Cancer Or Covid19, Which Is Actually Contagious?
The title of this post seems a little obvious. But is it? There can be no doubt, in the hundreds of millions of cases, and millions of deaths, and so many more hospitalizations, Covid19 most certainly is contagious, but over the last two years, one of the top causes of death, along with cancer, and heart disease. And that is in just two years. Yet, after over two and a half years, a leader of the free world, we have so many, who still do not believe in the severity and the challenges posed by a Covid19 diagnosis or how to prevent it. My post is not meant to be about Covid19, but rather, to compare our attitudes towards another major cause of fatalities, at one time, believed by many, to be as contagious if not more so, and actually feared probably more, cancer.
Chances are pretty good, that you would be hard pressed to find anyone who would actually believe that cancer is contagious today. But decades ago, this was not always the case. I was diagnosed in 1988, the tail end of the time period when this belief would begin to fade away. From my experience, I was isolated from my friends, not by my choice, and it was never talked about. Could they have actually believed they might “catch” my Hodgkin’s Lymphoma? Or were they simply avoiding what they felt might be the inevitable, seeing me get really sick from my treatments, or worse die and they did not want to expose themselves to that personal pain?
Of course, as a newlywed back then, my spouse (1st former spouse) had concerns about being exposed to my treatments through residue through either skin contact, breath, or bodily fluids. I know she did not want to have any of those chemical or radiation substances in her body as well. She knew the side effects that I was experiencing, and she did not want that to happen to her. I cannot say I blamed her.
But for those treated in the years and decades before me, “catching cancer” from someone else, was a real concern. And sadly, for the patient, this meant isolation and abandonment during the most difficult time in their life. Emotionally, I believe that this played a negative role in survivorship.
This is the thing that I struggle with. I have had cancer, but as of this post, not Covid19. I have never believed that cancer was contagious, but respect fully the dangers of Covid19. How could we as a society have been more fearful of “catching” something that was never contagious, and be so ignorant to the concerns and necessary precautions against something extremely contagious?
In fairness, there is a lot that we have learned about cancer, and who might be diagnosed with it. But as far as spreading from one person to another, it is not going to happen. Heredity, life choices (such as diet and smoking), environment, and yes, certain viruses (such as HPV – human papillomavirus) can lead to a diagnosis of cancer. But this is far from being contagious. Clusters of certain cancers, often related to environmental events such as Three Mile Island and the Dupont PFAS exposures, make it seem as a contagion type situation, but it is not. Even a pregnant mother with cancer, is not likely to pass her cancer on to her baby.
A main difference between cancer theories among average people in the 1950’s through the early 1990’s and today, lack of social media and the internet. We literally dealt with word of mouth, and if we were learned enough, what we were taught. There was no instantaneous correction to stopping myths from spreading.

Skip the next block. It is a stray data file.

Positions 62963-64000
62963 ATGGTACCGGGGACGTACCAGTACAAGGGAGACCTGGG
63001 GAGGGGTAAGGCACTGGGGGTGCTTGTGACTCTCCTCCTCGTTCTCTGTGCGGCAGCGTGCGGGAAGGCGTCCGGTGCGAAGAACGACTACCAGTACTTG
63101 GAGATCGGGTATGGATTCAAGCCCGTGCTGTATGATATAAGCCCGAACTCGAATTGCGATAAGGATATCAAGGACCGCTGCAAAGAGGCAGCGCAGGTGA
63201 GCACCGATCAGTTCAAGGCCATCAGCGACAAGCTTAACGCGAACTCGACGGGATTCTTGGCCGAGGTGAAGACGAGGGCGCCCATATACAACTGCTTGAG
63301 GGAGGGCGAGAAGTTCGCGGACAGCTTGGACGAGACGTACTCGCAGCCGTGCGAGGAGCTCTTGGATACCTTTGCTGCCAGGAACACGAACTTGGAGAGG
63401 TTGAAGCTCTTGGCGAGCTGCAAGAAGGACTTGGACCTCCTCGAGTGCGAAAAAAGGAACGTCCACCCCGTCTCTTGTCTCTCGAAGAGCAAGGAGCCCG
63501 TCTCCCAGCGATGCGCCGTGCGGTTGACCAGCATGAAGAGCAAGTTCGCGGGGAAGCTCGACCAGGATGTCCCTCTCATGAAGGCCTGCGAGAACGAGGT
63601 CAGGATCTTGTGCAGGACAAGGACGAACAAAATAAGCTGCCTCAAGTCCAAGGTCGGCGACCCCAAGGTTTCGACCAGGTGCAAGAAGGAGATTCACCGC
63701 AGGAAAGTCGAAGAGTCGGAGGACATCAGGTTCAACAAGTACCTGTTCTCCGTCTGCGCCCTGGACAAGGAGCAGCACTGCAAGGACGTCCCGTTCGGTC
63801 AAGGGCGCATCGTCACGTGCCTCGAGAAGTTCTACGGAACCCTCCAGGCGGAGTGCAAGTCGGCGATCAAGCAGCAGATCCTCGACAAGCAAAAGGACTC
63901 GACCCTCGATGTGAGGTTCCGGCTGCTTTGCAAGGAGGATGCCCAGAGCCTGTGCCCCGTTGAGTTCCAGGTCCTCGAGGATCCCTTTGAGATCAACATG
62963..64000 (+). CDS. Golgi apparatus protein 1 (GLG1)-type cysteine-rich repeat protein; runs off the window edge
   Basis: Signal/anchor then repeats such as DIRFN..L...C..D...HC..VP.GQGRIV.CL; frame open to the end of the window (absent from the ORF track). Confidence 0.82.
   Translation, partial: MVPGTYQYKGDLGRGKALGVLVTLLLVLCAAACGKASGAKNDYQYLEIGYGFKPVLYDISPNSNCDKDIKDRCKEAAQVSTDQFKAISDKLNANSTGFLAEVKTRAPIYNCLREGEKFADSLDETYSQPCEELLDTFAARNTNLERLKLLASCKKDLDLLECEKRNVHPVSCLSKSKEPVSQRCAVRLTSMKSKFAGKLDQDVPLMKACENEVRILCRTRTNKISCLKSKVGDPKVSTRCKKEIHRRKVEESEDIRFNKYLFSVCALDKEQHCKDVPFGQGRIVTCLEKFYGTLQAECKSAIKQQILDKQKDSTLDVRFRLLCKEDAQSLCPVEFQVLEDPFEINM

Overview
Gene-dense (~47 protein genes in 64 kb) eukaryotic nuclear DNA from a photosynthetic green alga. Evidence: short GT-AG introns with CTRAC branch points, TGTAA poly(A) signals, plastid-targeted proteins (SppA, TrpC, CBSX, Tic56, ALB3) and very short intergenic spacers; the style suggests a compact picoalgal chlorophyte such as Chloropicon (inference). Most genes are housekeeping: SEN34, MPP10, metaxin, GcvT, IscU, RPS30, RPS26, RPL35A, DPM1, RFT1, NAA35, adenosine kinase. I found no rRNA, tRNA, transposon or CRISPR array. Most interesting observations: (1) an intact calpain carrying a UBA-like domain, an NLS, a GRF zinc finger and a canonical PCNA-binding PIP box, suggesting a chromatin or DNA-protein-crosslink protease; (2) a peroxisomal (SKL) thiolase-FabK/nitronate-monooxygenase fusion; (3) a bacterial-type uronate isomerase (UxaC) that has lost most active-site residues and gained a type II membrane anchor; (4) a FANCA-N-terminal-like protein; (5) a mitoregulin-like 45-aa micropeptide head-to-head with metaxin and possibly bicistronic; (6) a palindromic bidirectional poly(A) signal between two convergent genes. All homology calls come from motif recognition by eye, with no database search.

Yet, here we are with all the technology, and with the knowledge we have of a highly transmissible virus, between the misinformation, issues with communication by the professionals (which does not mean they were wrong, just that things were learned and thus things changed), and politics, I wonder how we would have handled the myth of cancer being contagious in the 21st century.
While I am on this topic, and as I occasionally see discussed in various forums and internet pages, I would like to dispel some other myths, at least about cancer. Right now, people are too concerned with being “right” to address logic and facts when it comes to Covid19. After two and a half years, you are either following the recommendations or not, and your are accepting the consequences of those decisions or living life intelligently to not intentionally expose oneself.
So, without further ado… from the National Cancer Institute (last updated August of 2018)…
- cancer survival rates continue to improve with many cancers now over 90% survival rate
- sugar does not affect cancer, what it does do, while cancer cells do consume sugar, it does not have an impact on spread or growth or survival. What sugar does do, is affect other concerns of health such as diabetes and obesity
- there is no evidence that artificial sweeteners cause cancer
- attitude does not influence the cancer itself, but can help in allowing social structure leading to better emotional support from family and friends, and that can make a difference
- cancer does not get worse exposed to air
- there is no proof that cell phones cause cancer
- electric power lines are not proven to cause cancer
- antiperspirants are not known to cause cancer
- there is not convincing evidence that hair dyes lead to cancer (a big topic among survivors who want to stay on top of their gray or just go for a color change)
- alternate and complimentary therapies such as certain herbs, while helpful in dealing with side effects from treatments, do not have major scientific proof as to benefits of treating cancer. The important thing, while I personally approve of alternative and complimentary therapies, that it must be done with the blessing of the treating oncologist, because of the potential risk of any herbs interfering with the treatments. Any delay or negative impact can cause issues with the outcome of remission or worse.